I agree Ruth, it was amazing to see volunteers quickly put together for projects downtown and at the Stampede Grounds. The Greatest Show On Earth could not have gone on if it were not for Twitter and Facebook. Besides all of the volunteers that were brought in for the work it also got the word out to the public that everything was safe and that things were being done. We could watch YouTube videos about the progress and see stage by stage on Twitter what was happening. It really was miraculous! 10 years ago before the popularity of websites and social media they would have had no choice but to cancel.

  2. Admiring the time and effort you put into your blog and detailed information you provide.
    It’s great to come across a blog every once in a while that isn’t the same unwanted rehashed material.
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  3. I slag Facebook all the time. I have a difficult time justifying the marketing expense in business to hire staff to manage online social medial campaigns. It’s got a bad ROI…

    BUT!!!! It’s amazing how Calgary banded together in support of their neighbors. I’m absolutely certain that Facebook and Twitter had lot’s to do with this. A true hats-of to the sense of community catalyzed through social media.

    Great article and well timed highlight of the true benefits of social media. I’m still not sure, however, how well that Facebook stock will hold up, long term.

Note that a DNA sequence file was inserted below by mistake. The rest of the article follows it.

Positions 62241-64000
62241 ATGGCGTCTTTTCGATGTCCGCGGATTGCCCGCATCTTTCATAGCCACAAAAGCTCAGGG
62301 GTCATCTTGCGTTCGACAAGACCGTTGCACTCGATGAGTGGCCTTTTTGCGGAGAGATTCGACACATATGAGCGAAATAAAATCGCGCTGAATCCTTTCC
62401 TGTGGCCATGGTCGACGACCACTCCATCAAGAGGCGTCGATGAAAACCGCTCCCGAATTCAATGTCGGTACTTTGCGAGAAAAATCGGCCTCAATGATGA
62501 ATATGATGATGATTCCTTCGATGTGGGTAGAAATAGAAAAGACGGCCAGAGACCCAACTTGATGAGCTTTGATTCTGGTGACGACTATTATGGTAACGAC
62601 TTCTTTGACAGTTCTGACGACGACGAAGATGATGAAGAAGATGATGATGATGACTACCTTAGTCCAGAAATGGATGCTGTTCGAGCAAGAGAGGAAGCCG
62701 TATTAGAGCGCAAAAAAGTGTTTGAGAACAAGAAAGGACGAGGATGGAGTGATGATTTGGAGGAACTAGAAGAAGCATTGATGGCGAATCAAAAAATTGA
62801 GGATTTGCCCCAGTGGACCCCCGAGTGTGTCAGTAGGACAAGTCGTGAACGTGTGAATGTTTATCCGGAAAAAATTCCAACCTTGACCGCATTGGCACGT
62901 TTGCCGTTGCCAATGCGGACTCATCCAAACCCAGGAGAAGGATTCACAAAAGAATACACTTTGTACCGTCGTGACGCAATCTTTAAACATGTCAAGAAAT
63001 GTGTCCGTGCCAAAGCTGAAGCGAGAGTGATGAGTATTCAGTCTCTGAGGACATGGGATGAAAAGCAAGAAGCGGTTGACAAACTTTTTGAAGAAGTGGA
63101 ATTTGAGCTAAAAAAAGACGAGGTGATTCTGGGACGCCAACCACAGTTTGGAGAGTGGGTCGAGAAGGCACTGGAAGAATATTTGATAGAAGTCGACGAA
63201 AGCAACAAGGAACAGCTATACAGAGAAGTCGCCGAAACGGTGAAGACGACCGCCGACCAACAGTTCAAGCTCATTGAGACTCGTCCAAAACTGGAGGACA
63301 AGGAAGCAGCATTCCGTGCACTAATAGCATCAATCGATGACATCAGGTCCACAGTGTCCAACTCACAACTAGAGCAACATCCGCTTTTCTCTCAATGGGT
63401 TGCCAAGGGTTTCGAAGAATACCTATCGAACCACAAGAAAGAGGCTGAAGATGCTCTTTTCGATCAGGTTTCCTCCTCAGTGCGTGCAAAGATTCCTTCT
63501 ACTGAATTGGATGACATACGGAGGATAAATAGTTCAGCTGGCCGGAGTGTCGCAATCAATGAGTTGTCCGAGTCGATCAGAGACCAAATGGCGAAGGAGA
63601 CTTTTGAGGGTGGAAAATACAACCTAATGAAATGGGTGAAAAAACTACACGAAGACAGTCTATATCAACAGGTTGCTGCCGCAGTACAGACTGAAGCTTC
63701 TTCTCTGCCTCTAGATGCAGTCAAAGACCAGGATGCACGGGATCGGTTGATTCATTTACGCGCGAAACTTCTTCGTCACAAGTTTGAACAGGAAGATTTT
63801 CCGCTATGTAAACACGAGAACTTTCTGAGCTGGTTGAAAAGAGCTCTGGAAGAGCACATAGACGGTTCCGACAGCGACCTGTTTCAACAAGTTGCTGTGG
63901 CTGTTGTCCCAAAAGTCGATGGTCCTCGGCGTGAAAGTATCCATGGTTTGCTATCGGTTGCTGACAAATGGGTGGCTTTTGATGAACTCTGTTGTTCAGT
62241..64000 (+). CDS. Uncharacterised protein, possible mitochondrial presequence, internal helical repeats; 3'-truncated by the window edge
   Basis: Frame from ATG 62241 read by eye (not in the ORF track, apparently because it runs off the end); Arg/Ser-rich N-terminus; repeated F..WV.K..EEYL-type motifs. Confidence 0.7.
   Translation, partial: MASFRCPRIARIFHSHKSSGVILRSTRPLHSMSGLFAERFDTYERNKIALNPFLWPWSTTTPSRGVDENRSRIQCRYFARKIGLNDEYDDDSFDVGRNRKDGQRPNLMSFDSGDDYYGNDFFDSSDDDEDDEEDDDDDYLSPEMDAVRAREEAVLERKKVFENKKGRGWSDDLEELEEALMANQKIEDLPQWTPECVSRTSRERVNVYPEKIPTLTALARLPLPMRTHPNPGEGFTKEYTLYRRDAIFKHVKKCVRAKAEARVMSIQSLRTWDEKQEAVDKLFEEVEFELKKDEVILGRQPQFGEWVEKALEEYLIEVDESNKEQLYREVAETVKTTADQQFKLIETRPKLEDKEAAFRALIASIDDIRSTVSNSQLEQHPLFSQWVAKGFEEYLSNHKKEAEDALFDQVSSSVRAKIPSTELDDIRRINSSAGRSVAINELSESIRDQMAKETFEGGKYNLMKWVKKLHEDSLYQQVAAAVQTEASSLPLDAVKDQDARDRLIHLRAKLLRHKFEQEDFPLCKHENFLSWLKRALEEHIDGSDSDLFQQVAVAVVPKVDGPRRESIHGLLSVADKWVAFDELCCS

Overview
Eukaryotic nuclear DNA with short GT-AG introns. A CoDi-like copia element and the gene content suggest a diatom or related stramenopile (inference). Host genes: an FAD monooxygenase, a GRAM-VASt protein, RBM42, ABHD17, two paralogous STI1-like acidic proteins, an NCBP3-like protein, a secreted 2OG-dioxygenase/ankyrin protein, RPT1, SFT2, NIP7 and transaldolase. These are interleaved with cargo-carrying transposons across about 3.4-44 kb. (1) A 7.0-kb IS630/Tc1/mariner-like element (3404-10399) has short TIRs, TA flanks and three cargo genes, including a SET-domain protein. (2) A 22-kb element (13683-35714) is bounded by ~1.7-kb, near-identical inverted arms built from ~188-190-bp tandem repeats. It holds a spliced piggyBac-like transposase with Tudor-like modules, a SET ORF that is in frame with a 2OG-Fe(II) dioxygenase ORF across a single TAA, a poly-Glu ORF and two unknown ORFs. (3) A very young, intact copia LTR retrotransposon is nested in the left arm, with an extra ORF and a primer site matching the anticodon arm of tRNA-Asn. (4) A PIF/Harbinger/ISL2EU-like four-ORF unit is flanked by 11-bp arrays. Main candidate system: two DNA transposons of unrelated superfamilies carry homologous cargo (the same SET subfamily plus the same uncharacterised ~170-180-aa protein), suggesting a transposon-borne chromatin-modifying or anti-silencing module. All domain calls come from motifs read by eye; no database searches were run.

Cheers! Kersten – Calgary marketing web strategist

    • admin says:

      Thanks for the comments Kersten. I didn’t used to like Facebook either but a few weeks back I did a simple campaign and got some amazing results. 40,000 impressions and almost half from Calgary, but the most impressive part was that the phone rang 8 times. That is where the rubber meets the road. How many times did the phone ring? Can you convert it into a sale?

      In the past we only promoted Facebook as a place to get an extra page of credibility. We used it to be sure that all social media real estate was properly occupied. Lately though the search engine got better and that has helped us target some specific markets for clients. Still we do use one on one conversation over adds 10 to 1 in all campaigns. Conversation is better engagement than advertising any day of the week.

      Twitter though is an interesting animal. Tonight I posted a need for a specific client on behalf of one of my clients and within an hour we had a private message on Twitter asking us for an appointment. Nice…

      It obviously doesn’t work like that all the time though. Numbers of followers needs to be higher than 1000 and they need to be in the right target market and location. Those things take some skill to acquire organically.

      I appreciate your answer. Have a great week!